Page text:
Q:

Can you help me find boots to ward off frostbite?

I signed up for a three-month mountaineering semester in the Canadian Rockies and having difficulty finding a pair of plastic mountaineering boots to fit my narrow feet. I need something very warm because I have bad circulation and have had minor frostbite in the past (that's why I have avoided leather boots). Melissa Victoria, British Columbia

Dec 9, 2004
Outside
Outside Magazine

Lhotse GTX

A: Alas, it's true—it's difficult to find plastic climbing boots that fit a woman's foot. Well-nigh impossible, in fact. But, don't despair. For one thing, you might simply try several different boots from different makers, as boots vary from maker to maker and some are built on a narrower last (the form the boots are shaped around) than others. You might, for instance, try the Lowa Cristallo GTX ($350; www.lowaboots.com), which has excellent fit characteristics and might work well.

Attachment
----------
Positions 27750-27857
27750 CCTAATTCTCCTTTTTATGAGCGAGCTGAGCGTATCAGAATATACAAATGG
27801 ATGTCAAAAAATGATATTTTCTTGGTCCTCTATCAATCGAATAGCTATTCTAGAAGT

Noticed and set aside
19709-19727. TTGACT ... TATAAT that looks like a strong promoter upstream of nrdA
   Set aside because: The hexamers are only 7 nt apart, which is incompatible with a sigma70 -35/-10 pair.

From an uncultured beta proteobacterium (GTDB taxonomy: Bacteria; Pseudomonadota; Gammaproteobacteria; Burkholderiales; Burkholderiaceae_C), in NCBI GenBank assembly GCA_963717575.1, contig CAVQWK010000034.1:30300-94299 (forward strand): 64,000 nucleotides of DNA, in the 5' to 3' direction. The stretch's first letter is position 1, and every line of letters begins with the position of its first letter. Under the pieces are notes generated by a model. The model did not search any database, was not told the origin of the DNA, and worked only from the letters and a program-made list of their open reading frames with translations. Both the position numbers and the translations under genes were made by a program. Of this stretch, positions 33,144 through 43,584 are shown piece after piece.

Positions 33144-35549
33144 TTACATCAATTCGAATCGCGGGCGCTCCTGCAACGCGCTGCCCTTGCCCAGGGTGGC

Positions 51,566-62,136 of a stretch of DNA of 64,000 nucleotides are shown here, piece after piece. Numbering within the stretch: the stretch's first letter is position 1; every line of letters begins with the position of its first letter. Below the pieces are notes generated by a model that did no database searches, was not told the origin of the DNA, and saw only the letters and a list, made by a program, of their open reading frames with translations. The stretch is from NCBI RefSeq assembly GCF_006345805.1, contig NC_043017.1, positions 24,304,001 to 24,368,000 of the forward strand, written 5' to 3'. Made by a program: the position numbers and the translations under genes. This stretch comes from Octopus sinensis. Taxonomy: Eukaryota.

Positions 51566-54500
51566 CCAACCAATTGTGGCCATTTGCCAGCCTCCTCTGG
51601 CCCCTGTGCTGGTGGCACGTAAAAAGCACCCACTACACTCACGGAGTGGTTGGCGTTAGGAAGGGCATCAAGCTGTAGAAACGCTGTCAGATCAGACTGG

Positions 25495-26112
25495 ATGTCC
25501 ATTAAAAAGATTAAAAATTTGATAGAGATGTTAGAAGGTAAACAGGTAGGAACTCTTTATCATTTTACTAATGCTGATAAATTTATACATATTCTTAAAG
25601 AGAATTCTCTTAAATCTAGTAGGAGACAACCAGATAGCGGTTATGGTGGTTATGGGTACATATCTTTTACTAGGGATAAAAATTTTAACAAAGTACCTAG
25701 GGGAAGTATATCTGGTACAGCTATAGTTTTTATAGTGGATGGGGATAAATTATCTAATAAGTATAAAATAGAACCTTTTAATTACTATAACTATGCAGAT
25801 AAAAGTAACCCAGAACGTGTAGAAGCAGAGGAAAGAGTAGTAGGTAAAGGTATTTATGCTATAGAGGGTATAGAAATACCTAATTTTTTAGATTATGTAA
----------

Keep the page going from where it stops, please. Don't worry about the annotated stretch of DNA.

Otherwise, look into the La Sportiva Lhotse GTX ($325; www.sportiva.com). It comes in women's sizes, so that's a good start. And although it's not a true "plastic" boot, it's a plastic/leather hybrid that is both waterproof (Gore-Tex liner) and insulated. And they're good, sturdy boots, with thick leather, full rubber rands, and full steel shanks.

Otherwise, try the usual tricks when working to make boots fit. Try an after-market footbed for high-volume shoes, as that may soak up some extra space. And, you can sometimes find heel inserts that wrap around the heel and reduce the volume there, as that's a particular trouble spot for women trying to wear men's shoes.

Hope that helps!

Filed To: Hiking Boots

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